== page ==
The Financial Express

Rehiring promise fails to allay fears of jute mill worker leaders

| Updated: July 05, 2020 09:30:52

Children joined Khulna jute mills workers in a sit-in programme on Monday in front of a jute mills in Khulna, protesting government's decision — FE Photo Children joined Khulna jute mills workers in a sit-in programme on Monday in front of a jute mills in Khulna, protesting government's decision — FE Photo

The government promise that workers of the state jute mills being closed will get their jobs back once productions resume under public-private partnership has failed to allay fears among the leaders of worker unions, bdnews24.com reports.

They point out that many of the new owners of privatised mills had earlier recruited workers of their own choice while some others left Bangladesh by selling the factories and land altogether.

The lives of tens of thousands of workers and their families will be at risk if they are not re-employed amid the coronavirus crisis, the leaders fear.

Some have cast doubt over the payment of dues. The government has decided to pay most of the workers half the dues in cash and the rest in savings certificates.

Besides the 25,000 workers being sent on forced retirement, the 26 state-owned jute mills have around 26,000 workers who are paid on a daily basis.

“All of us will be jobless if the mills are privatised. Because the people who will lease the factories will appoint workers of their own choice,” said Zillur Rahman, the president of Rajshahi Jute Mills CBA.

Mahbubul Alam, a worker leader from Chattogram’s Hafiz Jute Mills who is acting as president of Bangladesh Jute Mill Workers League, said: “Many owners had left the country by selling the machinery and land. They did not pay the workers either.”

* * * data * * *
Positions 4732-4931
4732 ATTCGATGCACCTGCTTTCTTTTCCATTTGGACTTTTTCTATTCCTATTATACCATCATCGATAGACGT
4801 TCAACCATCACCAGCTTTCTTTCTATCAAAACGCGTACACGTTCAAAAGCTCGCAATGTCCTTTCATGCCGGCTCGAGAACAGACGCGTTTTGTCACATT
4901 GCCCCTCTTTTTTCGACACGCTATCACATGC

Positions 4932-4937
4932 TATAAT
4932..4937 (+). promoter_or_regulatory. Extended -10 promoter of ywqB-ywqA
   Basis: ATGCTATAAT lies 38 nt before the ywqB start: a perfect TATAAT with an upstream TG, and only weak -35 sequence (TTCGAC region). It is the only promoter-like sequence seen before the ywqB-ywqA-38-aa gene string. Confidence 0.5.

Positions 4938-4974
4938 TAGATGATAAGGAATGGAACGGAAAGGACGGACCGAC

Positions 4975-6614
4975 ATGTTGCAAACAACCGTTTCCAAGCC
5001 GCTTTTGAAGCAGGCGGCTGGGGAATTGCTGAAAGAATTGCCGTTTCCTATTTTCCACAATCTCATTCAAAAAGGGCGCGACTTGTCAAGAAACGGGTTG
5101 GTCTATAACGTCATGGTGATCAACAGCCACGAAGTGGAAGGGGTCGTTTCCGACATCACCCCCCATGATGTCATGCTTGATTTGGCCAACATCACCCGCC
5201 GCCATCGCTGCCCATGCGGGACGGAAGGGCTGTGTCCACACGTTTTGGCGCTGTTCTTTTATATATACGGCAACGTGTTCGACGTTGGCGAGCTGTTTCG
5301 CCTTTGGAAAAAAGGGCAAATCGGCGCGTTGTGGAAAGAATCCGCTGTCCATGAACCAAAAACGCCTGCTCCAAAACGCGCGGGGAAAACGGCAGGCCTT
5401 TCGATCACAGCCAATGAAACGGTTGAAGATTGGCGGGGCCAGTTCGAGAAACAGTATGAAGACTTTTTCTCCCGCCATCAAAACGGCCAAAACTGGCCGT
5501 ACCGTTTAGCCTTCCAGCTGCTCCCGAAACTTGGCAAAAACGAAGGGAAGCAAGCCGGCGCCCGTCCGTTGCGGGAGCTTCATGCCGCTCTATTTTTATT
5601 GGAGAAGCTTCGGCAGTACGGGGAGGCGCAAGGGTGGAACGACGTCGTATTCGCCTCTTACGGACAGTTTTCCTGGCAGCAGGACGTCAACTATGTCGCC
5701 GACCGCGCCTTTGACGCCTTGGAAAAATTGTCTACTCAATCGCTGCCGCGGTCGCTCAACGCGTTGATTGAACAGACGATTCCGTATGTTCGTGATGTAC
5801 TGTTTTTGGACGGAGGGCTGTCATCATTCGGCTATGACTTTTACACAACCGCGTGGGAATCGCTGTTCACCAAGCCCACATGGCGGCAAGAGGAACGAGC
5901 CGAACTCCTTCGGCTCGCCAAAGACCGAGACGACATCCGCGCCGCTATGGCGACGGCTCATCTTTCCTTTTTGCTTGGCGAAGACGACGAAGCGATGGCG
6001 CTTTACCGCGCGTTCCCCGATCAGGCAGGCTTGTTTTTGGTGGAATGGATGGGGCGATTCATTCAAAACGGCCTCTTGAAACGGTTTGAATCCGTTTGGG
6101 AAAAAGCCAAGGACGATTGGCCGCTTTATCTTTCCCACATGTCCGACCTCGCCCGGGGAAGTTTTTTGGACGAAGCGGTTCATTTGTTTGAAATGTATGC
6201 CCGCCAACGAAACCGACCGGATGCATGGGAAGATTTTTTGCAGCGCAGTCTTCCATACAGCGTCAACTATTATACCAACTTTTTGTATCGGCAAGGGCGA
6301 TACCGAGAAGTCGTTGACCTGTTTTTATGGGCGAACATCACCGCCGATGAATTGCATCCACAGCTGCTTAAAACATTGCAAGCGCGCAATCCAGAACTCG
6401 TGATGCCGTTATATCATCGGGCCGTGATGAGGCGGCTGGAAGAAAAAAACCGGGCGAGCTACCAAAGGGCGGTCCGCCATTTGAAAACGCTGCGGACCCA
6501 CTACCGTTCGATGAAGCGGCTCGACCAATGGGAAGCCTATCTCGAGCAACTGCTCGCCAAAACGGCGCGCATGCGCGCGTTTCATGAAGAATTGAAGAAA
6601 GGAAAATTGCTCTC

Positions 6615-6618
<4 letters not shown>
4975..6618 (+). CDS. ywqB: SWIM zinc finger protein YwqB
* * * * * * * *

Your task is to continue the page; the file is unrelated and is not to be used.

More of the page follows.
He threatened protest programmes, such as fast until death, if the workers are not paid properly.

The worker fronts of different political groups do not see any rationale behind the closure of the jute mills amid the pandemic.

The jute mills could have been saved had the government modernised the machinery, said Rajekuzzaman Ratan, the general secretary of Samajtantrik Sramik Front.

The move to put the jute mills under PPP is nothing but a ploy to embezzle state properties, alleged Kamrul Ahsan, the president of the Jatiya Sramik Federation.

Anwar Hossain, the president of Bangladesh Sramik Dal, said the young workers will be in a more uncertain state than their elderly colleagues due to the closure of the mills.

“Those who have six months or a year left to their job will be able to live on if they are paid the money they deserve. But what alternative do the young workers have now? Will they get their jobs back? Who will guarantee this?” he asked.

Shahidullah Chowdhury, the president of Bangladesh Trade Union Centre, wondered why the government would pay the workers Tk 50 billion instead of spending Tk 12 billion on balancing, modernisation, rehabilitation and expansion or BMRE.

“Can we expect proper payment from them?” he asked and threatened large protests if the workers are not paid.

‘PM has taken charge’

Textile and Jute Minister Golam Dastagir Gazi sought to assure the workers saying they will be “safe” as Prime Minister Sheikh Hasina has “taken charge of their welfare”.

At a press conference on Friday, Gazi said Hasina ordered officials to arrange training for the workers for their rehabilitation.

“Don’t neglect them because we don’t want to lose them,” the minister quoted Hasina as saying.

State Minister for Labour Monnujan Sufian said she hopes it will not take more than three months to reopen the mills.

“We are not closing the mills. We will reopen them within three to four months under PPE,” she told the news agency.

She argued that the mills need to be closed temporarily for BMRE.

Monnujan also said Hasina asked them to ensure irregularities-free payment of the workers.

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